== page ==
There is no 'I know what I am doing' trump card in security

Ever since Edward Snowden revealed details of the NSA‘s PRISM program, I had been wanting to write something about it.
While most people in the security community are rather unhappy, if not outraged, about PRISM, a lot of focus has been on the fact that the NSA is apparently evil.
While this may be true, I don’t think this is relevant. Of course, no one wants to be spied upon by an organisation they consider evil. But what I think is relevant here is that even if the people at the NSA are good and well-meaning, mass-surveillance is still very wrong. (As Robert Graham put it: “NSA is wrong, not evil”.)
So, inspired by the Black Hat keynote given by the NSA‘s director gen. Keith Alexander, I wrote a blog post about it:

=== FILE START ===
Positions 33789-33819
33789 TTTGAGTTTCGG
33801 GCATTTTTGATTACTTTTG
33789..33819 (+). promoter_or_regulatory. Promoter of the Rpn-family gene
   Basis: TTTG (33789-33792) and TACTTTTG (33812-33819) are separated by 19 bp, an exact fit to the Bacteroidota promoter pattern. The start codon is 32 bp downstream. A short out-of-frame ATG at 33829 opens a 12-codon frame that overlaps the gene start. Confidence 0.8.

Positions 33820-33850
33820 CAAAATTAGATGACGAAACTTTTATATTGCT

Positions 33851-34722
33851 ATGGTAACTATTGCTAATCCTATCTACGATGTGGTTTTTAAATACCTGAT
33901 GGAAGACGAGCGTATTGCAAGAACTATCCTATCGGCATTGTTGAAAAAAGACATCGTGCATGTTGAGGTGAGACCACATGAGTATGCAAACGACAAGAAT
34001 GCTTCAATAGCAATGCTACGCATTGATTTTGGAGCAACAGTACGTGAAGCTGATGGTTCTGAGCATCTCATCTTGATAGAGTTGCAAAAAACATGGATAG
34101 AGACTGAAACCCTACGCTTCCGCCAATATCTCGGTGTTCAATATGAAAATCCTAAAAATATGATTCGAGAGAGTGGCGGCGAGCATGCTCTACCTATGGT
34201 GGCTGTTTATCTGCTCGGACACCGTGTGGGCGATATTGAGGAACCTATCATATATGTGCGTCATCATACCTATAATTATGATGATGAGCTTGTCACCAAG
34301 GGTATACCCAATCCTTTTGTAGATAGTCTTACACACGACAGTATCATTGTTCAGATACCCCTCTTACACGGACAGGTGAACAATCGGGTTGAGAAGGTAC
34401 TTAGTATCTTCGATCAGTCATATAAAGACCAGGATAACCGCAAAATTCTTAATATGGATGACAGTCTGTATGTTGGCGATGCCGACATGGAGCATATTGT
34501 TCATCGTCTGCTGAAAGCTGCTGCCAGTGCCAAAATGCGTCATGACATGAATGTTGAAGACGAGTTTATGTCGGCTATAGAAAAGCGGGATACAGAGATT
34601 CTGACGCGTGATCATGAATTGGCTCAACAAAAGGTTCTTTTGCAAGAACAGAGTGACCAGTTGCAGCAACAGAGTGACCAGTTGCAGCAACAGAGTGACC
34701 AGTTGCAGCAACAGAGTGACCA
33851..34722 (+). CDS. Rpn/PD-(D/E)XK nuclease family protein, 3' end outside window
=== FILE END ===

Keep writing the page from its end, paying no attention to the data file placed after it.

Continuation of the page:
We have all been there. To continue the product you’re working on, you need to get some extra permission: a port needs to be opened, or perhaps some files need to be uploaded onto a protected system. You ask the IT department for this permission and, much to your frustration, they won’t give it to you until you’ve explained in full detail why you need it, and even then they will have to check with their management.
“But I know what I’m doing. And my manager says it is fine.”

Read the rest of the post at Virus Bulletin.